Statement Delivered at the ANC Leadership Forum, UP Diliman

Thank you for this invitation to the second ANC Leadership Forum. Up until I made a decision last Sunday to retire myself from a race that would matter most in the lives of our beloved countrymen, I had every intention to share with our people my vision of what the Philippines ought to be in a Ping Lacson presidency. 

Marahil sa huling pagkakataon, sa isang pagpupulong na tulad nito, nais kong ipabatid sa aking mga minamahal na kababayan na ang kahirapan at kawalan ng mga serbisyong pangkalusugan, edukasyon at seguridad ng mamamayan ay hindi mabibigyang lunas ng pamumudmod ng tulong mula sa mga pulitiko tuwing papalapit ang halalan; tulong na magaan at madaling ipamigay dahil madaling kinikita sa pamamagitan ng pagsasamantala sa kaban ng bayan.

My vision is clear as it is simple – the country’s problem is government, bad government. The solution stares us right in the face of the problem itself. I believe that we need to discipline 1.5 million members of the civilian and military bureaucracy and imbue them with the right motivation and a sense of genuine public service. In short, if we hope to solve the problems of most of the 90 million Filipinos, we must set government right. This is the only way we can move forward as a country, and as a people.

But correcting government will not come easy if it does not start with the leader himself. One cannot discipline if one is unable to discipline oneself. One cannot preach clean government if one is himself on the take, or his relatives and cronies are themselves the thieves. If a president cannot lead by the power of good example, then governance will always be bad.

My vision for the Philippines is one where basic services are guaranteed, where health and education and public safety are prioritized, and no-nonsense government is instituted in all levels of the polity.

Sadly, what we have today is a feudal set-up foolishly labeled as democracy, where transactional politics is entrenched both in the bureaucracy and local government units; and where the poor are deluded into believing that throwing candies or giving instant noodles or occasional help in distress is the be-all and end-all of public service. In the grind for survival, the poor forget all too often that the occasional goodies they get are mere scraps from the tables of the immoderately greedy powerful who plunder public coffers, or abuse power for self-profit.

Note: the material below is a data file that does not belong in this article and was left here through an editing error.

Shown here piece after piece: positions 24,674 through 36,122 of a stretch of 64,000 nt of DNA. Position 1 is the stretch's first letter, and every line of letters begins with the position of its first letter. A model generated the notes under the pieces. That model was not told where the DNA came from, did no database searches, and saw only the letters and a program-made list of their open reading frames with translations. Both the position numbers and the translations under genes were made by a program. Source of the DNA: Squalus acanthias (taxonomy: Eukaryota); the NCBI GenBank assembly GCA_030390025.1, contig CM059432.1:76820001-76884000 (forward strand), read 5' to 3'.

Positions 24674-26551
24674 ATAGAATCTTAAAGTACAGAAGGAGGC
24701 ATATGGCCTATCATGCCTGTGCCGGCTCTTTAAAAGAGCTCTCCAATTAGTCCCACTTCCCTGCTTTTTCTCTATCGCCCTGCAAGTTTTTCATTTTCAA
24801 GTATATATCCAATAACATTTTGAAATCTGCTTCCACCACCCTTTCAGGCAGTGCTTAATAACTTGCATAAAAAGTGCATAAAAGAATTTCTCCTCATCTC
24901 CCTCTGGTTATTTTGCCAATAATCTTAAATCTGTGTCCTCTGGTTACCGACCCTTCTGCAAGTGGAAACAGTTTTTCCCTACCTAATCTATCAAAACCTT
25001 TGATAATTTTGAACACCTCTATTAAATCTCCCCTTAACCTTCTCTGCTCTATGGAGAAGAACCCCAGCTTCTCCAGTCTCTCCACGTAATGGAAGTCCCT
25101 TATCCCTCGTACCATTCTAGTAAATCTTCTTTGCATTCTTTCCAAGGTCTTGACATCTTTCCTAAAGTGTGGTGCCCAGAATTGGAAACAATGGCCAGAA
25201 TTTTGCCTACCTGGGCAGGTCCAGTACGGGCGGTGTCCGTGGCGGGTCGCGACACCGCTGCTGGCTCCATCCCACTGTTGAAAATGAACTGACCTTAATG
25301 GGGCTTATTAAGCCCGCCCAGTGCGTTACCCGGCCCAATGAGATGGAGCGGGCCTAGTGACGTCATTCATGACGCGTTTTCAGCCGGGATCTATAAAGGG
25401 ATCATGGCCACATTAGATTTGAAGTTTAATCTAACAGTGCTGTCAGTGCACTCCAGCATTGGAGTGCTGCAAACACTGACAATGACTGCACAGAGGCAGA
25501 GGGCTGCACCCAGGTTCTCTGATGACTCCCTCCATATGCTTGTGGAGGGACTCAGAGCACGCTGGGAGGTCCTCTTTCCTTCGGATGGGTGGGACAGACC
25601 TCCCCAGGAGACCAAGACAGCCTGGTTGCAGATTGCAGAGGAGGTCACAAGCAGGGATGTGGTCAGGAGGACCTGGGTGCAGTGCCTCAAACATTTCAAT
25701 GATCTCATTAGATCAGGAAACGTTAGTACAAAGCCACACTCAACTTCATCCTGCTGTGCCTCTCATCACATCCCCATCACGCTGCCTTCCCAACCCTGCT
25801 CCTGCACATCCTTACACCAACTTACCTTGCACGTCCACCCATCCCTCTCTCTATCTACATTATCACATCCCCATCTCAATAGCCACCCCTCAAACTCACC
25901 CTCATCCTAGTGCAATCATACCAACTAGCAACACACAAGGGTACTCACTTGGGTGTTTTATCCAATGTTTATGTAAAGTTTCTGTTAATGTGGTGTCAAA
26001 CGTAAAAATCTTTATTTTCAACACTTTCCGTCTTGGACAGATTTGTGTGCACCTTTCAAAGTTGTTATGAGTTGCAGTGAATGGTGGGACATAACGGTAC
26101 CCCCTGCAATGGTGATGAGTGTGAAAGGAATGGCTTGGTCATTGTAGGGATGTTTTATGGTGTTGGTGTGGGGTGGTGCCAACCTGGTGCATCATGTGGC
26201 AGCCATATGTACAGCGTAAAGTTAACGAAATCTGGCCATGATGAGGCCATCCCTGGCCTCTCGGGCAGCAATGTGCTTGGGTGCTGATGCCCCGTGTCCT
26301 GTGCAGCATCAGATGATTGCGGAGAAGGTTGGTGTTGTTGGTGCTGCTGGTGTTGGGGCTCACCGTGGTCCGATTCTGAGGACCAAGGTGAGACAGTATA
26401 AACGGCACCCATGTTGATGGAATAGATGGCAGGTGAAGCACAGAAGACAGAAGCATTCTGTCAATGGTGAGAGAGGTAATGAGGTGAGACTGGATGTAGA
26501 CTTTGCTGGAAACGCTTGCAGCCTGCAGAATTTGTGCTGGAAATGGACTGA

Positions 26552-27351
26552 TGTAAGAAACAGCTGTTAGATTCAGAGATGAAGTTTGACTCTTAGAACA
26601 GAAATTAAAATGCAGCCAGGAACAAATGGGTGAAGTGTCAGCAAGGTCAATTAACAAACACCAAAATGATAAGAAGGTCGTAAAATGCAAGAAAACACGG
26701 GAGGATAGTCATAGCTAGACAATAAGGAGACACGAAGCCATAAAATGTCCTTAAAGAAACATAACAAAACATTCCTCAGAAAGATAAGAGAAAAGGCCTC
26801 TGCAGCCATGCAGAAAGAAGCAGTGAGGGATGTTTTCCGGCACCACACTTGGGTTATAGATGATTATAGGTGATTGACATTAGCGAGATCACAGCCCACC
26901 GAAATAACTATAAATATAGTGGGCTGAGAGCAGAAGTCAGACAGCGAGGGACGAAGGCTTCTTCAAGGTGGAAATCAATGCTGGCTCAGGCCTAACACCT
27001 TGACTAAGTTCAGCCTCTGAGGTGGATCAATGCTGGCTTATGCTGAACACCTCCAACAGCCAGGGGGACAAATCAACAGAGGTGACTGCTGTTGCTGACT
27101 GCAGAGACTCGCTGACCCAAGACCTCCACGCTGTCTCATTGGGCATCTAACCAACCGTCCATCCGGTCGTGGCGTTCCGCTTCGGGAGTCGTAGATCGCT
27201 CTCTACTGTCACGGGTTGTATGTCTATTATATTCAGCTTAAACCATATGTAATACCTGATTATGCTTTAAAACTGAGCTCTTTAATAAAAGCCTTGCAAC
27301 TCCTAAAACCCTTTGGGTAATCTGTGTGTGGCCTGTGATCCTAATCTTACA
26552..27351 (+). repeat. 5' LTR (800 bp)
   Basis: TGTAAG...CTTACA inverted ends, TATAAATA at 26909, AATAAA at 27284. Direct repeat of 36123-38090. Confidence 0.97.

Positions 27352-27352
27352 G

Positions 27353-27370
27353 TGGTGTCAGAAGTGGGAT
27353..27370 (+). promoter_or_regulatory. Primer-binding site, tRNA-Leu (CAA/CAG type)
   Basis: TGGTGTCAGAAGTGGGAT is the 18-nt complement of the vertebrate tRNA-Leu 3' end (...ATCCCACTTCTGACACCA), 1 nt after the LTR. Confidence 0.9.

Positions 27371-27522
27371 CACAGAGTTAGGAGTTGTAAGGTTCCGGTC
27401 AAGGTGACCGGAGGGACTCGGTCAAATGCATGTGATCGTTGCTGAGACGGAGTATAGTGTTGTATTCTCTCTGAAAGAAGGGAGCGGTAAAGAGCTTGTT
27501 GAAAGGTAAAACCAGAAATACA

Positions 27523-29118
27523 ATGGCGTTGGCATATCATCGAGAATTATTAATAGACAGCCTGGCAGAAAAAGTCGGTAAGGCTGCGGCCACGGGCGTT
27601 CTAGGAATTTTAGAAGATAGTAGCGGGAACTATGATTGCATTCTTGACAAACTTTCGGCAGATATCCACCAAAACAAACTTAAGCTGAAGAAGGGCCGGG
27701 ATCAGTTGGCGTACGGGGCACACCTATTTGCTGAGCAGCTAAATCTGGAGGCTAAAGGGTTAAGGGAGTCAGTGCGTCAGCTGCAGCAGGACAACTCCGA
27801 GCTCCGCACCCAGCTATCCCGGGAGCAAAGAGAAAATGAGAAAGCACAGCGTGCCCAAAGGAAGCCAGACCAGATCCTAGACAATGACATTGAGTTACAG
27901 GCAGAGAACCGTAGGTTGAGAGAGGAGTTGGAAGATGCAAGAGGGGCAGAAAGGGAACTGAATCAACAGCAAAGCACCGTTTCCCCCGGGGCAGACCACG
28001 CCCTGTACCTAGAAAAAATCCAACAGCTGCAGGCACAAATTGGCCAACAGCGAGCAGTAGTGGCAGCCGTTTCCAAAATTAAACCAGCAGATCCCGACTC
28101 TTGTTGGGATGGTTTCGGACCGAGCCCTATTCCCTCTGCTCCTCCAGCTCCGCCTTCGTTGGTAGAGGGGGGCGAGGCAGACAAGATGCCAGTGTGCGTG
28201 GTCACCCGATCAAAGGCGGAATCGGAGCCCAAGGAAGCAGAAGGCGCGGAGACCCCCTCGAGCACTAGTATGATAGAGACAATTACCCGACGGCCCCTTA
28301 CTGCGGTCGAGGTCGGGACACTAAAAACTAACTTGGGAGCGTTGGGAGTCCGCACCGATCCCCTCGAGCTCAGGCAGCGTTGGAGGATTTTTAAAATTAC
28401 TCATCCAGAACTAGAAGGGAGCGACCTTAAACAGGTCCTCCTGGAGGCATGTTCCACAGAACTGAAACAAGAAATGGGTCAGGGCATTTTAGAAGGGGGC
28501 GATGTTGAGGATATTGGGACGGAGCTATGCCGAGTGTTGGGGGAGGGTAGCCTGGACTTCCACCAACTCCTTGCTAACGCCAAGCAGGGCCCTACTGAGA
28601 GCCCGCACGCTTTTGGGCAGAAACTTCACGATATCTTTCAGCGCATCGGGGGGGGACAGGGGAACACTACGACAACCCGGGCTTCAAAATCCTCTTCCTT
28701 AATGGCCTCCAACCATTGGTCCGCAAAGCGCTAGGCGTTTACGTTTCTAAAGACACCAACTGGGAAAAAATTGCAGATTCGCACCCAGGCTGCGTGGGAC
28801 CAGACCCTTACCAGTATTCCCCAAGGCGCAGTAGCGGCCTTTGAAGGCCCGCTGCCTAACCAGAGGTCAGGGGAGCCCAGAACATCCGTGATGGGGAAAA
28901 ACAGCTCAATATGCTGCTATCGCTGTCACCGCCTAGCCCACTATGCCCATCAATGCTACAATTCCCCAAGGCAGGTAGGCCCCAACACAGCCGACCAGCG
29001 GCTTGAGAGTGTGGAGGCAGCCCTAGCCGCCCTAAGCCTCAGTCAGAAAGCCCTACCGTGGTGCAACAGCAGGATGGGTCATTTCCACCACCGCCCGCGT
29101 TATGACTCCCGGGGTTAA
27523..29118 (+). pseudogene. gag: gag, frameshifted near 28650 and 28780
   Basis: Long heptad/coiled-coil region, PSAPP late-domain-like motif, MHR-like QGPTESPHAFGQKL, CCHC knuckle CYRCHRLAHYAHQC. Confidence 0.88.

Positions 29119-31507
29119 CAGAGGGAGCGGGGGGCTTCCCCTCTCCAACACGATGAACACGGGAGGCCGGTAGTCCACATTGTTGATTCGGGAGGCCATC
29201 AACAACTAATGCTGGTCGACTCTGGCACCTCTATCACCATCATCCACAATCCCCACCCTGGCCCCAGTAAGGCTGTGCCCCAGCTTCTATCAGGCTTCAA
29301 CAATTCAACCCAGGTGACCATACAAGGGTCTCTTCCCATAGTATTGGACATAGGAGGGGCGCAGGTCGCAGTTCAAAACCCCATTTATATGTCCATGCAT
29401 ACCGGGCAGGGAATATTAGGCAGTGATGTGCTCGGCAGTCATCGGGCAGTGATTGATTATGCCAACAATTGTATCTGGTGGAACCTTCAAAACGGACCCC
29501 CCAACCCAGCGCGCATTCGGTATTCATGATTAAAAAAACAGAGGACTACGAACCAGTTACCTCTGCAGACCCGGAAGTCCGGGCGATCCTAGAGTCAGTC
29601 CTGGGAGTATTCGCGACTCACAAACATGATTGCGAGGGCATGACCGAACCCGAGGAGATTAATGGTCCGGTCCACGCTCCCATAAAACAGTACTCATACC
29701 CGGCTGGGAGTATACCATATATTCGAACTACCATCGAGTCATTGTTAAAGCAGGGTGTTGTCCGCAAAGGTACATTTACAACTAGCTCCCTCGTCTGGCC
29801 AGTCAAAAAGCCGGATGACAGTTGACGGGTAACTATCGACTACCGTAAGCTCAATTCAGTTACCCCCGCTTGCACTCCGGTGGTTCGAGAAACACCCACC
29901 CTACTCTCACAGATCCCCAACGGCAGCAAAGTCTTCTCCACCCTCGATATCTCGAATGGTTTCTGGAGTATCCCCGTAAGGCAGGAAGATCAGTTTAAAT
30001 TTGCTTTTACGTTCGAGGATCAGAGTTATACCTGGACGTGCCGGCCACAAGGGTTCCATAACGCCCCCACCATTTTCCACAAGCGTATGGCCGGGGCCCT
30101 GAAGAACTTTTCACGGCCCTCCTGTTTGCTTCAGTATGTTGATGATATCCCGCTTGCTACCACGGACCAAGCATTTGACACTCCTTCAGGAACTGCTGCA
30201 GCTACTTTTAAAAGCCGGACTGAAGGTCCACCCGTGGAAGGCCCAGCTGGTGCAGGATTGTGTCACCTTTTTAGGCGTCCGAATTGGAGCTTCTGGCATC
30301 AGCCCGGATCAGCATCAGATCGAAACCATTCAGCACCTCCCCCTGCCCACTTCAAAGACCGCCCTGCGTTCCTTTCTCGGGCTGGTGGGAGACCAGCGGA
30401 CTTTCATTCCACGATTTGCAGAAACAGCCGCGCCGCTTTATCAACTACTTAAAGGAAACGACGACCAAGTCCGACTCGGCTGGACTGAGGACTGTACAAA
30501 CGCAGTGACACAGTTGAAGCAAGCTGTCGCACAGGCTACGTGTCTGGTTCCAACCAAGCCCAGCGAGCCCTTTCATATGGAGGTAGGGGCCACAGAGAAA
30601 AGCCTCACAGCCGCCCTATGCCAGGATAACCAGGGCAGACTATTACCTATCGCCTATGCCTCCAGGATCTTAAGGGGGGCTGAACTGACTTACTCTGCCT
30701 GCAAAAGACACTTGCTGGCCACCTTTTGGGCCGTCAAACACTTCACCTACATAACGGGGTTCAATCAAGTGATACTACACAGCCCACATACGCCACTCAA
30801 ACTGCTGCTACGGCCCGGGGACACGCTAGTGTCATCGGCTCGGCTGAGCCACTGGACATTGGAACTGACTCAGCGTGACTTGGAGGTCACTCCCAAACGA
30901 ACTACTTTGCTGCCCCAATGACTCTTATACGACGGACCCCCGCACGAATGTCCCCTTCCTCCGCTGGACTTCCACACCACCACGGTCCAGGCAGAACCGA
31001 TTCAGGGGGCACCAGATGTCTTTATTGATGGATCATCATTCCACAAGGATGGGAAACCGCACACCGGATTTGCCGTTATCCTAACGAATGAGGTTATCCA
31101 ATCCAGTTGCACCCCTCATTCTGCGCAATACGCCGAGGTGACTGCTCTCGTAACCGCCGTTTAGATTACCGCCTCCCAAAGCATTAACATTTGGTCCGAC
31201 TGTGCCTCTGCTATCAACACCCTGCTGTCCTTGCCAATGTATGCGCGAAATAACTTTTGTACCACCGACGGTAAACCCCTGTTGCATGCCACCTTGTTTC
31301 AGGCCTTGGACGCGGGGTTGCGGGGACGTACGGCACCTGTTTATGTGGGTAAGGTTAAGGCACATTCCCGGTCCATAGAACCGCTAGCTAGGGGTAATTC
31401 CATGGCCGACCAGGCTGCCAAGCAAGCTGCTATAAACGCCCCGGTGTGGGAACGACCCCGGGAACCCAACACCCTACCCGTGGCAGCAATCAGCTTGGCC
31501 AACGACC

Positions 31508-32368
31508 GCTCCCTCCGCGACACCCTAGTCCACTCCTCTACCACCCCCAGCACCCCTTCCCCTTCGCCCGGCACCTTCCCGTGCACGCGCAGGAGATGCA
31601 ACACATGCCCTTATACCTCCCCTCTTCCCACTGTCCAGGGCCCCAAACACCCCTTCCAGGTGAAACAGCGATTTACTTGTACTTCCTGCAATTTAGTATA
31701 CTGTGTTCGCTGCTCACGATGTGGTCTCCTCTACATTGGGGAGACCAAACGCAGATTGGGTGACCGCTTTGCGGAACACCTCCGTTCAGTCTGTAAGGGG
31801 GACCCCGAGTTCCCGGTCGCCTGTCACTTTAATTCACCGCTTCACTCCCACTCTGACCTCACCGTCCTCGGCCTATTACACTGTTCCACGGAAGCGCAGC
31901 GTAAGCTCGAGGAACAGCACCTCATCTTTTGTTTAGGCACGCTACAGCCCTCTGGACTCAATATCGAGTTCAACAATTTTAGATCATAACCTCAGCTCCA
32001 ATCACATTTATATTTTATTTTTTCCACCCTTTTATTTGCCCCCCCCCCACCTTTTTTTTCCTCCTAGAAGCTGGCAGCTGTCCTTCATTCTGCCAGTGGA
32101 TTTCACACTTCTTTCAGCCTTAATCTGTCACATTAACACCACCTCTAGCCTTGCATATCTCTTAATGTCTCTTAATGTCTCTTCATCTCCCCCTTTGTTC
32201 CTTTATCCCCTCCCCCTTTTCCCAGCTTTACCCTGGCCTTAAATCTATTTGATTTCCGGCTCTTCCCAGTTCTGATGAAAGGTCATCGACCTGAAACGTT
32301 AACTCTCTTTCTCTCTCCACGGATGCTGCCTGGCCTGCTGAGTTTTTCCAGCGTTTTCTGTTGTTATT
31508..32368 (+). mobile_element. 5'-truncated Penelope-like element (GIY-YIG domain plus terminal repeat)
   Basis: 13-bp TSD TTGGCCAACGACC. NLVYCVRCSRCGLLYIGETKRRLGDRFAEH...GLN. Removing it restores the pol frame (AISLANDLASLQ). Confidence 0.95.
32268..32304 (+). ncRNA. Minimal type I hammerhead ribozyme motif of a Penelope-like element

I have always maintained that if we doggedly and purposively set government right, the rest will follow. When people respect government, they pay the correct taxes and follow even the simplest of traffic rules.
Equal opportunity. Level playing field. To each a fair, fighting chance.
Patas na laban, para sa lahat.

But reaching out to the voters, particularly those in the D and E income levels, which altogether comprise some four-fifths of the population, does not come easy. It is most expensive in a political system which has neither strong institutions nor correct procedures.

Minsan ay sumagi na rin sa aking isipan na tanggapin na ang 200 milyong pisong pork barrel bawat taon para sa isang senador upang magamit at makasabay man lang sa isang magastos na pangangampanya. Nguni’t, at mabuti na lamang, nanaig pa rin sa aking isipan na ipagpatuloy ang isang adhikain at paniniwala na higit sa ano pa mang bagay, mas mahalaga ang integridad sa isang tulad kong inihalal ng bayan upang maglingkod nang tapat at walang halong pag-iimbot.

The great Charles de Gaulle of France, who put order back in a land wracked by anarchy, once remarked that “in order to become the master, the politician poses as the servant”. Like his forebear Nostradamus, he might have foreseen the Philippine political scene of this generation.

But I refuse to lie. And I refuse to purvey make-believe storyboards and saturate the airwaves with fairy tales.

Even if I tried to communicate the truth to our people given the extremely limited resources that I could raise from well-meaning friends who have kept the faith, and believe as I do in my central advocacy of good governance and national discipline, the time has come to face the reality that the intent to lead in this land in order to do good, has become an enterprise only for those who have access to unlimited funds.

I bow to that reality, which is why I have chosen not to participate any more in this laudable forum of those who seek the presidency of the land. And I beg your favor that you read this message that springs from my heart.

To my loyal supporters and those who appreciated the kind of work ethic and purposive leadership I have demonstrated as a soldier, as the Chief of the Philippine National Police, and share the advocacies I have been fighting for as senator of the Republic — beyond expression of my undying gratitude, I now pledge that I will continue my relentless battle for good governance; lonely and difficult this may be. Rest assured that in time, we will all join together to support a leader who could best deliver our people from the bondage they now suffer. That leader must have both the competence and character that are the preconditions to purposive leadership so imperative in these crossroads of the nation’s life.

And I appeal to the learned and the highly educated in our society to share their thoughts and help guide the vulnerable 80% of the Filipino electorate to vote wisely and conscientiously, not for their day to day personal needs, but for a country that we all love and care for.

Magkaisa po tayong tumulong sa isang taong batay sa karanasan at sa ugali, ay alam nating hindi magnanakaw at hindi gagamitin ang kapangyarihang hiram para magpasasa sa sariling interes.

Maraming salamat po. Mabuhay ang sambayanang Pilipino!

Gumagalang,
PING LACSON

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